Getting Creative with Youth Housing

Two young people walking on a dirt road.

It’s the goal of any program serving at-risk or homeless youth: get young people off the streets and into a safe place of their own. But obstacles are always there, from regional and demographic challenges to a lack of available, affordable housing.

This edition of NCFY Reports addresses those challenges. We learn how one city has brought housing into easier reach thanks to a supercharged network of support. We also look at agencies’ strategies for better meeting the housing needs of rural and lesbian, gay, bisexual, transgender, and questioning (LGBTQ) young people.

Side By Side: Syracuse's Close-Knit Homeless Programs Work Together to Get Youth Into Housing

A 17 year-old boy showed up to the Salvation Army youth shelter in Syracuse, New York, on the run from a gang in a nearby city. He had no place to go, no friends to stay with, and his mother, who had fled home with him, was seeking her own place in an adult homeless shelter. For Tom Roshau, director of youth services for the Syracuse Salvation Army, the challenge was two-fold: getting a young man acclimated to a new environment and getting him reconnected with his nearby mother.

Luckily, Roshau’s agency is part of a longstanding and close-knit partnership, the Housing and Homeless Coalition of Syracuse and Onondaga County. Started in 1986 to avoid overlaps between the region’s homeless service providers, the coalition has grown into a way for agencies to share resources, give each other ongoing support through monthly meetings, and most importantly, improve housing outcomes for young people and homeless adults.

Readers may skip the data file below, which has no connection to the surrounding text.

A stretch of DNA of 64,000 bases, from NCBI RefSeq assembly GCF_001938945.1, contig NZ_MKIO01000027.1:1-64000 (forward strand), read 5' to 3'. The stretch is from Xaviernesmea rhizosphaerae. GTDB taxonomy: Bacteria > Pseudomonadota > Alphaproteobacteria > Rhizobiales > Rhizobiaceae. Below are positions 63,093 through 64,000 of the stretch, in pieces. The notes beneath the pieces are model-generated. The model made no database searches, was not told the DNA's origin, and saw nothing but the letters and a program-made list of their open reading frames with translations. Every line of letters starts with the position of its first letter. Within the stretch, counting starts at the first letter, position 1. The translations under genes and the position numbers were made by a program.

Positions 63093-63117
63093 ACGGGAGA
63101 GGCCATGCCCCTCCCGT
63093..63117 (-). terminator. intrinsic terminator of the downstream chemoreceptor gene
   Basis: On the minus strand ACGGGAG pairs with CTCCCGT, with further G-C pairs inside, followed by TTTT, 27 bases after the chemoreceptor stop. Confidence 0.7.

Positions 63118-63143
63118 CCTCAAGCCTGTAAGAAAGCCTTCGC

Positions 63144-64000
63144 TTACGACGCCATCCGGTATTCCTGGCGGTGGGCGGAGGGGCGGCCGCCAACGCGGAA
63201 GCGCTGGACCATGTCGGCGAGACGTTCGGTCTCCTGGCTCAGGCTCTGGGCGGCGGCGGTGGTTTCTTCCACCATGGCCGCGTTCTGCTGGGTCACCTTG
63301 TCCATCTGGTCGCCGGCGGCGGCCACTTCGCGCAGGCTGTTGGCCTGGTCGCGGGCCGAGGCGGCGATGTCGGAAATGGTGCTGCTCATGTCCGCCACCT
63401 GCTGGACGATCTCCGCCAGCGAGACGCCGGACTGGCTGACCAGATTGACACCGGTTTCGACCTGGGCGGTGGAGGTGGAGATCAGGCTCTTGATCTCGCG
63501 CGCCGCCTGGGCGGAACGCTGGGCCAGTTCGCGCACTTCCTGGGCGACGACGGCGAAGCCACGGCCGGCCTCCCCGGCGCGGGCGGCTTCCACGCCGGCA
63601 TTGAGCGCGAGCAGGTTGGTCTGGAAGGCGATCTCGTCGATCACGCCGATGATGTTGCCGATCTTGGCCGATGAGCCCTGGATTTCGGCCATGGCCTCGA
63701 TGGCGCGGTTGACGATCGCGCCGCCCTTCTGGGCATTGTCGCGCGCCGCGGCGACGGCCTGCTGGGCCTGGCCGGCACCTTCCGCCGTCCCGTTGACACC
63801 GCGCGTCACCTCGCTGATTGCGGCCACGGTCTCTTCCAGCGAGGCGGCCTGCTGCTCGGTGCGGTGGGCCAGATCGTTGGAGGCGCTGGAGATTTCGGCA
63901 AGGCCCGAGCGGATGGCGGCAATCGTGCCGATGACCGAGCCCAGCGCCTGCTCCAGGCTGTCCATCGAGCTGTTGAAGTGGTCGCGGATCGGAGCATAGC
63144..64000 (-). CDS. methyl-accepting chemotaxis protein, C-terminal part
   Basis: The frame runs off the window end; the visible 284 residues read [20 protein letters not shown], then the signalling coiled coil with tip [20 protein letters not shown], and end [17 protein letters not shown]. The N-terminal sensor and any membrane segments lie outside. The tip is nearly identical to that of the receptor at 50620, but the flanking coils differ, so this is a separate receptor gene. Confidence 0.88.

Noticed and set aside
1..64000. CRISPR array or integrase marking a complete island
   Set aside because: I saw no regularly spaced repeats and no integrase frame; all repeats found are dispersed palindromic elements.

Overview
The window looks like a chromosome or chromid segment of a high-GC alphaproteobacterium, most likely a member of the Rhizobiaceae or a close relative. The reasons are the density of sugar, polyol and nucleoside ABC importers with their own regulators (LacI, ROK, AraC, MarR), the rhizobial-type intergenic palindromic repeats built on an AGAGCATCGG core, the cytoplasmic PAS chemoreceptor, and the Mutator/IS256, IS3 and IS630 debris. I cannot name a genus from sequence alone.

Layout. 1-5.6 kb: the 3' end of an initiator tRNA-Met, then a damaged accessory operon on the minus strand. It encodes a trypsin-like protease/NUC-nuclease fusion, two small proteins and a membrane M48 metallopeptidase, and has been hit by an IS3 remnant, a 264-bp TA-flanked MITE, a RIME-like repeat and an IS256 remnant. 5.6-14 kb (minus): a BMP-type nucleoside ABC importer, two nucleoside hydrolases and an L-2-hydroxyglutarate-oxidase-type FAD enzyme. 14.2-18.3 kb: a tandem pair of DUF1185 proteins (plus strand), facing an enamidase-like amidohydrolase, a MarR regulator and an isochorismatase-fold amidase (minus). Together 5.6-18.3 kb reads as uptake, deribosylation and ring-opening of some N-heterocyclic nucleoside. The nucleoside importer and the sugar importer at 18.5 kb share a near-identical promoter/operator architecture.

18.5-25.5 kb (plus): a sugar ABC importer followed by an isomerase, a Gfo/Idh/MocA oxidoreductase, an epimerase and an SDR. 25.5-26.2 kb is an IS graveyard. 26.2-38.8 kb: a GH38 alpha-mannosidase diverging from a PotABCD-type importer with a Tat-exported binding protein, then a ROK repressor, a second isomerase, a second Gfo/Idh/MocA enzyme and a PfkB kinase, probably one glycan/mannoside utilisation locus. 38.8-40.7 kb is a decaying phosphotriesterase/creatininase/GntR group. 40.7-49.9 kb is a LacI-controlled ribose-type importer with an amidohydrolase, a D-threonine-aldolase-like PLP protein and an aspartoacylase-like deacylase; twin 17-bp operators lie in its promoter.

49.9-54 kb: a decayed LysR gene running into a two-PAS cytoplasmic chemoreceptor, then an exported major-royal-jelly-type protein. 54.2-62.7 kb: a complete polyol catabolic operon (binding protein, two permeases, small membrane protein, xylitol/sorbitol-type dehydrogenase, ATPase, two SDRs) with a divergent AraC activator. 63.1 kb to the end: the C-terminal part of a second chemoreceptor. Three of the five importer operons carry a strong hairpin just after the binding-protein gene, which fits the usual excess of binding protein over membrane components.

The young man and his mother, for example, might have been subject to two completely different programs’ requirements and timetables. Instead, they were reunited and placed in housing relatively easily, requiring only a few phone calls between the shelters and a quick coordination with housing agencies.

Every city can create this banded-together approach, and many already do, since the United States Department of Housing and Urban Development’s Continuum of Care grants foster this kind of community-building. But the Syracuse group stands out for both its longevity and interconnectedness. The coalition shares data and intake assessments across nearly four-dozen housing, law enforcement, and treatment agencies, ensuring that any person seeking services is sent directly to the most effective provider in the region.

Constant Contact

Housing options are never far from reach for youth-serving agencies in the city. “The Coalition’s Coordinated Entry Committee works to move the most vulnerable individuals out of our shelter and into our housing programs as fast as possible,” says coalition coordinator Melissa Marrone.

That committee, and a dozen others that make up the coalition, meet regularly, as often as once a month, to share information.

“These are people that I sit across from multiple times a year,” says Roshau. “When there are issues or things to resolve, we’re calling people we’re quite close to.”

Collaboration as Mentorship

One of the hallmarks of the Coalition is the close collaboration it fosters between youth- and adult-serving agencies. This makes for easier family reconnection, as in the case of the relocated mother and son who entered the Salvation Army, because the adult and youth agencies are on the same page and experienced at managing cases together.